It is not a secret that the offshore detention on Nauru and Manus Island of asylum seekers trying to reach Australia by boat is inhumane. But the Nauru files recently published by the Guardian are still shocking. The leaked incident reports document assaults, sexual abuse and self-harm attempts mostly among the most vulnerable: children. They are a stain on Australia’s conscience and its international reputation. Yet the federal government is unrepentant. The phobia that Australia might be overrun by “boat people” seemingly trumps everything else. Anything is acceptable, it seems, to stop the boats.
But it isn’t. Throwing desperate people fleeing death and persecution in prison on small Pacific islands for having the temerity to seek refuge in Australia isn’t just morally wrong, it’s irrational, illegal and prohibitively expensive to boot. It must stop.
Australia is a wonderfully diverse country that is generally welcoming to foreigners. The arrival of some 200,000 immigrants a year is relatively uncontroversial; 28.5% of the population was born abroad. But that generally open attitude makes the paranoia about the perceived threat posed by relatively small numbers of boat people seem all the more irrational. Unauthorised arrivals by boat totalled fewer than 70,000 people between 1990 and 2013. That is a drop in the ocean for a country of 24 million people. Australia is not in danger of being “swamped”.
While the number of people detained offshore is relatively small and had fallen to some 1,300 at the end of June, the cost of locking them up is large. Each person detained offshore in terrible conditions costs Australian taxpayers an eye-watering A$430,000 a year each, according to the National Commission of Audit. Just think how much those people could contribute to Australian society if only a small fraction of that amount was instead spent on welcoming them and getting them into work.
The evidence is clear. The Australian government allocated A$27.8m in fiscal year 2014-15 to support 2,750 “authorised onshore arrivals” (people who arrive in Australia with a visa and then seek asylum), amounting to A$10,100 per person. That much smaller fiscal outlay is repaid many times over as refugees start working and contributing to society, as many economic studies show.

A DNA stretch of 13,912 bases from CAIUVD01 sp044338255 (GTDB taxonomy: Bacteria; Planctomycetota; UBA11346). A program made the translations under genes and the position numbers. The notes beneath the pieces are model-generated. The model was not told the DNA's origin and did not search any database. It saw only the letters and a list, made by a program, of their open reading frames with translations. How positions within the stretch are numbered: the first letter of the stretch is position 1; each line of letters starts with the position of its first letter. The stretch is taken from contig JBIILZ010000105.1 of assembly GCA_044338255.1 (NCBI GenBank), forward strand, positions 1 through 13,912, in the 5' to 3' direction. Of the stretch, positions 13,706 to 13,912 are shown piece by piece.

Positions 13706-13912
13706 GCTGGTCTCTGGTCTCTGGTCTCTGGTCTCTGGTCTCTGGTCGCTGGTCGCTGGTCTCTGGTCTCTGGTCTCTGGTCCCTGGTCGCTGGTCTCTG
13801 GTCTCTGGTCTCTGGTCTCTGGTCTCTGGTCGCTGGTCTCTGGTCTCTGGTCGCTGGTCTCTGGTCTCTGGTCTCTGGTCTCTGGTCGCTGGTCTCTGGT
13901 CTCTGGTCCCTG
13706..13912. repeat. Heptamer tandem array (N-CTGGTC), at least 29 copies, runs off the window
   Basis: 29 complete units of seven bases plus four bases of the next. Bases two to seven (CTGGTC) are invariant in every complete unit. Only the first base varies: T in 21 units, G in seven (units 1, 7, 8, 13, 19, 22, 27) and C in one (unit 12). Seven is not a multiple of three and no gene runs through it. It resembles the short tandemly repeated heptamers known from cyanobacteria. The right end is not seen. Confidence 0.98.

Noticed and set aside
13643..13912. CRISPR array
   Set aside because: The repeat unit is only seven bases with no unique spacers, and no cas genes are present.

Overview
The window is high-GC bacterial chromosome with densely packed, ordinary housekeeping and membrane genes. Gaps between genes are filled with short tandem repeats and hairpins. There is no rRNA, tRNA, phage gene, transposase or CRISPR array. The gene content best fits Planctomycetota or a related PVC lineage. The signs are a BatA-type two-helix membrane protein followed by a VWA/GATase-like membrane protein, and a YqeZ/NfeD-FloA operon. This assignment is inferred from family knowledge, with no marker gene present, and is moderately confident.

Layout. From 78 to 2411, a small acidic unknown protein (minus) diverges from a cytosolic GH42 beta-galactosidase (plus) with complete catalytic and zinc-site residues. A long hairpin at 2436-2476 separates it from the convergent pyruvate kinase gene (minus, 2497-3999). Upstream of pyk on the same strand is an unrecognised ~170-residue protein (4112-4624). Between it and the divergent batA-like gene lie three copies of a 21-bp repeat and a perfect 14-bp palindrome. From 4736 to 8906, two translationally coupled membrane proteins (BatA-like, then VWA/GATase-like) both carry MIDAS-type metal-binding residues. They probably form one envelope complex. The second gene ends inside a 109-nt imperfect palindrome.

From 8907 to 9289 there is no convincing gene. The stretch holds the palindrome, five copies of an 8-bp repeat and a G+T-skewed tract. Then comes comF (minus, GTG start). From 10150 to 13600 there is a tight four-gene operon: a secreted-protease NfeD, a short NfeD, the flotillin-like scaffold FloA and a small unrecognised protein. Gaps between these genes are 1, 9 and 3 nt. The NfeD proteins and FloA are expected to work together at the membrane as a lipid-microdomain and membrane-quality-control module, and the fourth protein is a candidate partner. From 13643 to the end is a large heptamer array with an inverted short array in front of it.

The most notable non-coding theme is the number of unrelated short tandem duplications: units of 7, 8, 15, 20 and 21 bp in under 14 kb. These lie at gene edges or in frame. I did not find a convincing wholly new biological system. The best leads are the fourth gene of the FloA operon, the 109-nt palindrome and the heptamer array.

Indeed, investing one dollar in helping refugees can yield nearly two dollars in economic benefits within five years, according to my own recent study, published by Open, the international think-tank that I founded, and the Tent Foundation, whose mission is to help forcibly displaced people. So even from a heartless, self-interested economic point of view, it is perverse to be locking up at prohibitive expense people who have a lot to contribute to Australia.
There is also the small matter of international law. Earlier this year the high court ruled that offshore detention was lawful under Australia’s constitution. But Australia is also a party to the 1967 Protocol Relating to the Status of Refugees, an international treaty that extends the protections of the 1951 Refugee Convention to non-Europeans.
The convention states that asylum seekers should not be penalised for their unauthorised entry to a country, provided they present themselves to the authorities without delay and show good cause for their unauthorised entry. Article 31.2 stipulates that receiving states “shall not apply to the movements of such refugees restrictions other than those which are necessary and such restrictions shall only be applied until their status in the country is regularised or they obtain admission into another country.”
Lawyers can, of course, debate to what extent Australia’s restrictions are “necessary”. But however you interpret the convention, it certainly does not permit indefinite detention in inhumane conditions with no possibility for those with legitimate asylum claims to gain refugee status in Australia.
Economics and the law are both important. But the overriding argument is a moral one. It cannot be right to inflict such suffering on people who have committed no crime, the vast majority of whom are later found to be refugees.
The federal government’s argument that locking people up saves lives by deterring others from coming is bogus. If the government was really concerned about asylum seekers’ welfare, it wouldn’t treat them so badly. And yes, people smugglers are often nasty people. But that doesn’t make punishing innocent asylum seekers acceptable.
The government of Papua New Guinea has just decided to shut the detention centre on Manus Island. It’s time for Nauru to close its doors too.
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